Tight end Reed’s sea­son filled with frus­tra­tion and bril­liance.

The Washington Times Daily - - FRONT PAGE - BY TOMMY CHALK

In a sea­son of ups and downs, there are three im­ages from Mon­day night’s loss to the Carolina Pan­thers that sym­bol­ize the frus­tra­tion and pain of Wsh­ing­ton Redskins tight end Jor­dan Reed’s year.

One snap­shot is of Reed ly­ing on the turf, clearly hurt­ing after be­ing hit un­ex­pect­edly on the sep­a­rated shoul­der he in­jured against the Dal­las Cow­boys three weeks ago. Reed was block­ing on a run­ning play be­fore Pan­thers safety Tre Bos­ton popped him on the shoul­der, drop­ping him to the ground. The next im­age is of Reed mak­ing his lone catch of the night, a six-yard grab that im­me­di­ately re­sulted in the 26-year-old toss­ing the ball down in dis­com­fort. The fi­nal im­age is of a fed-up Reed throw­ing a punch into the face mask of Pan­thers safety Kurt Cole­man, then ap­pear­ing to square up with line­backer Thomas Davis Sr.

Reed was im­me­di­ately tossed from the game.

“He lost his cool. It hap­pens, man,” Redskins of­fen­sive tackle Trent Wil­liams said (Reed was not seen in the locker room fol­low­ing the game). “Foot­ball is an emo­tional sport.”

Mon­day’s mis­ad­ven­tures were the lat­est low­lights in what has been a roller­coaster year for Reed, filled with amaz­ing highs — he was named to the NFC Pro Bowl team Tues­day — and head­scratch­ing lows, like Mon­day’s ejec­tion.

The ride be­gan in earnest on May 5, when Reed signed a five-year, $46.75 mil­lion con­tract ex­ten­sion that kicks in next sea­son with $22 mil­lion guar­an­teed. Reed earned that lu­cra­tive deal after record­ing 952 re­ceiv­ing yards in just 14 games with the Redskins in the 2015 sea­son. That to­tal set a Redskins’ sin­gle­sea­son tight end record, pass­ing Chris Coo­ley’s 849 yards in 2010.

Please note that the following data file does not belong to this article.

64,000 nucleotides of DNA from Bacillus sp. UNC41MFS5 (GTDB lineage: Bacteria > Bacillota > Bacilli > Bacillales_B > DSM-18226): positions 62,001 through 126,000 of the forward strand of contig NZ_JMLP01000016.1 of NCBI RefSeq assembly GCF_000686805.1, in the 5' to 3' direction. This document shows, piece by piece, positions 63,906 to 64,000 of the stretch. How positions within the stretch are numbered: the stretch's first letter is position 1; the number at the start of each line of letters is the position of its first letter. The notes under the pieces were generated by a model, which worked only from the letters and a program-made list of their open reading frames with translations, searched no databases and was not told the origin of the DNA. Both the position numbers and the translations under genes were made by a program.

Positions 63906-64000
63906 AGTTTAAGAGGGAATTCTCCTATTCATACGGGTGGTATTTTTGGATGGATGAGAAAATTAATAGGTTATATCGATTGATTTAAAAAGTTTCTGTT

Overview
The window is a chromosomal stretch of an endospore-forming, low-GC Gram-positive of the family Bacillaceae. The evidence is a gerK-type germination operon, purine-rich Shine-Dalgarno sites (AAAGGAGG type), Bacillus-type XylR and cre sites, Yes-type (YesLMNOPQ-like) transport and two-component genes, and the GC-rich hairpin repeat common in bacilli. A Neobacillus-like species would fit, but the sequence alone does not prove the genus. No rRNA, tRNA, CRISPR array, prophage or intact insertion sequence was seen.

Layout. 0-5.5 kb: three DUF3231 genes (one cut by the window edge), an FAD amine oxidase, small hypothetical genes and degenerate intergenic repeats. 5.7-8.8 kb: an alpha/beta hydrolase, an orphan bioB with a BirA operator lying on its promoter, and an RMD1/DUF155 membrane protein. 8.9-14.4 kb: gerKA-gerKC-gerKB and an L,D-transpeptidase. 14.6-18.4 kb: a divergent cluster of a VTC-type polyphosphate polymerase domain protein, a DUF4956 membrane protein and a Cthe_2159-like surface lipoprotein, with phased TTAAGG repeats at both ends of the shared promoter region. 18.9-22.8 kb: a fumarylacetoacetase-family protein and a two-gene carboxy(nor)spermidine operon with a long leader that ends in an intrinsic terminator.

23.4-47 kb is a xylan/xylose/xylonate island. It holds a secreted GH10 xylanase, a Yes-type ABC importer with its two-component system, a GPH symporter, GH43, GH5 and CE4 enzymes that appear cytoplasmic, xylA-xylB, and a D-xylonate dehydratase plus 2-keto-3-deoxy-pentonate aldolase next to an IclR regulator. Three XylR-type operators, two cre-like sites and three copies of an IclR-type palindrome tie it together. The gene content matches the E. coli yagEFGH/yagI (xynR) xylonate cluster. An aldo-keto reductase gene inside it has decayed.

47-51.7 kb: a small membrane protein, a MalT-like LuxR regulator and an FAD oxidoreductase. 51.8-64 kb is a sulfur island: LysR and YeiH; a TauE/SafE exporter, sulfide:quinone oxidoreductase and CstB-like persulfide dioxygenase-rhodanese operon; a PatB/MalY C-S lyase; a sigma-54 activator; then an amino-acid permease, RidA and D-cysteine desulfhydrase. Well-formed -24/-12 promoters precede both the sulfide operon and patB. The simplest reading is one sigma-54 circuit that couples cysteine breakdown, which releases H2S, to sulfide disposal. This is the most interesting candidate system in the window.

Reed’s 87 re­cep­tions also set a team mark for tight ends.

The start of this sea­son looked, ini­tially, like a con­tin­u­a­tion of the pro­lific 2015 cam­paign that had earned him the big money. By Week 3, Reed al­ready had 16 re­cep­tions for 190 yards. Week 4 fea­tured a nine-re­cep­tion ef­fort for 73

yards and two touch­downs against the Cleve­land Browns. In that game, Reed also be­came the fastest tight end in NFL his­tory to record 200 ca­reer re­cep­tions, do­ing so in just 38 games.

Through Week 5, Reed was Kirk Cousins’ fa­vorite tar­get. Cousins threw to Reed 46 times, with the tight end haul­ing in 33 for 316 yards.

But with Week 5 came the re­turn of nag­ging ques­tions about the four-year vet­eran’s dura­bil­ity.

Against the Bal­ti­more Ravens, Reed caught a pass in the third quar­ter and was hit in the back of the head. Reed im­me­di­ately knew he was con­cussed, but hid the symp­toms from his team doc­tors. He ex­pe­ri­enced headaches through­out the re­main­der of the game, yet con­tin­ued to play. It was at least the sixth known con­cus­sion Reed has suf­fered.

“I got to take care of my fam­ily, so I got to do what I got to do,” Reed said.